The teams traded goals in the second period, but the U.S. was held at bay for the rest of the game by the goaltending of Gosselin, who finished with 37 saves, most of them on shots from beyond the slot. The Canadians played conservatively in the third period, slowing the pace by icing the puck repeatedly, a tactic that worked because the U.S. lost 65 of 93 face-offs in the game. With 10:19 left, Canada got its final goal, and from then on the U.S. skaters never threatened. "They were fighting us, and they were fighting the puck," said Patrick afterward. "Finally, they just ran out of time."
Mercifully would be a better way to put it. The U.S. players looked like zombies when they emerged from the locker room. This was a game they had expected to win. "It was as if they threw their jerseys out on the ice and said, 'We won in 1980, so we'll win it this year,' " said Mike Eruzione, captain of the '80 team and an ABC commentator in Sarajevo. "There was no emotion out there. I've said it for four years and I'll say it again. Our team won on character, not talent. Better teams than this are going to lose. But our guys didn't lose playing the way they are capable of."
Against the Czechs, the U.S. at least competed with emotion. Too much, perhaps. After saying all year that his guys wouldn't take stupid penalties, Vairo had to watch them take a raft of them against Czechoslovakia, which scored two of its four goals on power plays. If they thought they could intimidate the Czechs, whose upper-body strength is formidable, the U.S. skaters were badly mistaken. This game really looked like a contest between men and boys. "We haven't played like that all year long," said one U.S. team member. "That's not our style. We were just so frustrated from the Canada game."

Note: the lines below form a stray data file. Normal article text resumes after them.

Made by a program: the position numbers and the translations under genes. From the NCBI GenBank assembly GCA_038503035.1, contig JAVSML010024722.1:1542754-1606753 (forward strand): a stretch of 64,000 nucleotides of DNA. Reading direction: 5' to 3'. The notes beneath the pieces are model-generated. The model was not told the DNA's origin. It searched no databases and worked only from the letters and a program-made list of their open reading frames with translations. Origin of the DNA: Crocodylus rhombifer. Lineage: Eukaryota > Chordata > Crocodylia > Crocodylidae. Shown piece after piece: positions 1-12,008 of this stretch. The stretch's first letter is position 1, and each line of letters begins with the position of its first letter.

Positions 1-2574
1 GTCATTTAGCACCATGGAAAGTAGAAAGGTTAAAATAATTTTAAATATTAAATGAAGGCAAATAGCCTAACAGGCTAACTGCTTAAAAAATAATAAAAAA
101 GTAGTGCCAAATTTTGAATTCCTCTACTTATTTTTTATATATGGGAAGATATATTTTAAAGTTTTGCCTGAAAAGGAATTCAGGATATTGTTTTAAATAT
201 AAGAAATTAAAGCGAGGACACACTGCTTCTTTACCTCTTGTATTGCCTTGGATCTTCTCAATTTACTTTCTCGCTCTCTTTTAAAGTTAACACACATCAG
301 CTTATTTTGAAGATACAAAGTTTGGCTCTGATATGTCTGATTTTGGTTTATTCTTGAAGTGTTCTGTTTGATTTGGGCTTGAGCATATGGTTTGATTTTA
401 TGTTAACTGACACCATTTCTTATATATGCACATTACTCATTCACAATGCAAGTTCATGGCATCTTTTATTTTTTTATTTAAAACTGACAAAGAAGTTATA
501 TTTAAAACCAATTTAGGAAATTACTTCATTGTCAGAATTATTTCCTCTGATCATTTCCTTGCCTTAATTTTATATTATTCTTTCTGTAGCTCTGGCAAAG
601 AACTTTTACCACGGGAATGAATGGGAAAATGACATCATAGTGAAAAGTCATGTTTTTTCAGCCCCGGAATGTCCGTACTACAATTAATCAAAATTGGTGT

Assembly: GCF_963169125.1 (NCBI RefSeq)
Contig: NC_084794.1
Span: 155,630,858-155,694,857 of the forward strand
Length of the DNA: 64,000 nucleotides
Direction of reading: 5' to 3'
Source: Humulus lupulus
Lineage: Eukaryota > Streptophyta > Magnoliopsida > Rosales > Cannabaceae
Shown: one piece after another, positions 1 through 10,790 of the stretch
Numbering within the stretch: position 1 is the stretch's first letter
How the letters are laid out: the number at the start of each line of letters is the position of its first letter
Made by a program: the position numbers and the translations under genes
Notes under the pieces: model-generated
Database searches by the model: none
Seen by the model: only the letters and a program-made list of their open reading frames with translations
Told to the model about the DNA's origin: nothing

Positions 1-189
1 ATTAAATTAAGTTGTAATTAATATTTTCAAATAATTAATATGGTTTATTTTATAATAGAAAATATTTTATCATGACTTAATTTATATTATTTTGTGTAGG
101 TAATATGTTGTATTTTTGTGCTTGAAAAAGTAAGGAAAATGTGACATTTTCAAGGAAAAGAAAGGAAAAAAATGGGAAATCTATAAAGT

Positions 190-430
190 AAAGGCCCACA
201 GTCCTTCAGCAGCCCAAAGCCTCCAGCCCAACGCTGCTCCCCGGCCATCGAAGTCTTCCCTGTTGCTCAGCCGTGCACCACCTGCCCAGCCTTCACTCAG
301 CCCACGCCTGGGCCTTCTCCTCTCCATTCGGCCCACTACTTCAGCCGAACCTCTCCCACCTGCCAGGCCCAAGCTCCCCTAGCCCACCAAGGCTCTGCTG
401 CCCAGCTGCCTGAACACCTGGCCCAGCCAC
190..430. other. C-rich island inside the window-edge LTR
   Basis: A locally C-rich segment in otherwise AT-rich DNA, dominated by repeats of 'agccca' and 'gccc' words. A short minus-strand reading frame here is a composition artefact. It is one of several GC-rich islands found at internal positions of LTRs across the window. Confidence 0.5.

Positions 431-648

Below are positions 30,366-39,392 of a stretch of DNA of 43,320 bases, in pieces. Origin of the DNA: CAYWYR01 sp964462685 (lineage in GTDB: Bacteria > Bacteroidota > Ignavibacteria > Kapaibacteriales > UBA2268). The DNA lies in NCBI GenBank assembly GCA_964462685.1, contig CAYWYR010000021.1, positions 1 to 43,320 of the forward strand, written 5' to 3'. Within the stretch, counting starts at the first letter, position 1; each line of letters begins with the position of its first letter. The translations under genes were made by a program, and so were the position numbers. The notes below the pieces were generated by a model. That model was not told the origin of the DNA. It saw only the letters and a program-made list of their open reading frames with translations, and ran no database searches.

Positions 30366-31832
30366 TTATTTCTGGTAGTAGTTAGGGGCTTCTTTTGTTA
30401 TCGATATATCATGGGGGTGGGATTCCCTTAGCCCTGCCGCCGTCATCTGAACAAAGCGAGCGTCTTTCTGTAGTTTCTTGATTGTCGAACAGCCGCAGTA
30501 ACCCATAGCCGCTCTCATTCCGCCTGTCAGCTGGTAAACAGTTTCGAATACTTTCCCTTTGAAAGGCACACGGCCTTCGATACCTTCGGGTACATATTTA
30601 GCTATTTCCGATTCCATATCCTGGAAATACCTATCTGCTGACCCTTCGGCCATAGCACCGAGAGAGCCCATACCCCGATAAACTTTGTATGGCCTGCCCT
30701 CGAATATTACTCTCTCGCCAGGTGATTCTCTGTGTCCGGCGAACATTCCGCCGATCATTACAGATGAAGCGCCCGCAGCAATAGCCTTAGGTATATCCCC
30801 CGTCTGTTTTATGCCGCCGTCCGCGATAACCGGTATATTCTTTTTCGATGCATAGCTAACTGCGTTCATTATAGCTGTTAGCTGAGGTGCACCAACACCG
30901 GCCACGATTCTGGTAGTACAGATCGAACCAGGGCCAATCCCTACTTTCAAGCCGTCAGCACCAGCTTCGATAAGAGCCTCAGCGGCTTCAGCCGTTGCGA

The Czechs opened the scoring with a shorthanded goal, after which the lights, appropriately, went out in the arena. Twenty-five minutes later they came back on. Mark Kumpel scored an unassisted shorthanded goal for the U.S., but that was it for the night. "In two games we haven't had a bounce yet," said Vairo afterward. "We competed to the final bullet. There were 20 guys in that locker room crying their eyes out just now."
Were expectations of this team too high? Probably. Vairo's club was nowhere near as strong at center as the 1980 bunch, which had Mark Johnson, Neal Broten and Mark Pavelich, all bona fide NHL stars today, at that position. Of the 1984 centers only LaFontaine is in that class. The defensemen in 1980 were better and the goaltending was steadier. Herb Brooks, the coach, is unmatched as a tactician and motivator. The '80 team also had the home-ice advantage, the element of surprise and a large helping of luck. "Everything we shot that year went in," says Verchota.
All season people had tried to get perspective on the '84 team by comparing it with the miracle kids of 1980. In the end this team, for all its promise, redefined just how special the events of four years ago really were. "I don't think we did this team any favors," said Eruzione after the loss to the Czechs. "People don't realize that they're never going to see the likes of what happened in 1980 again."
But, like Vairo, we can dream.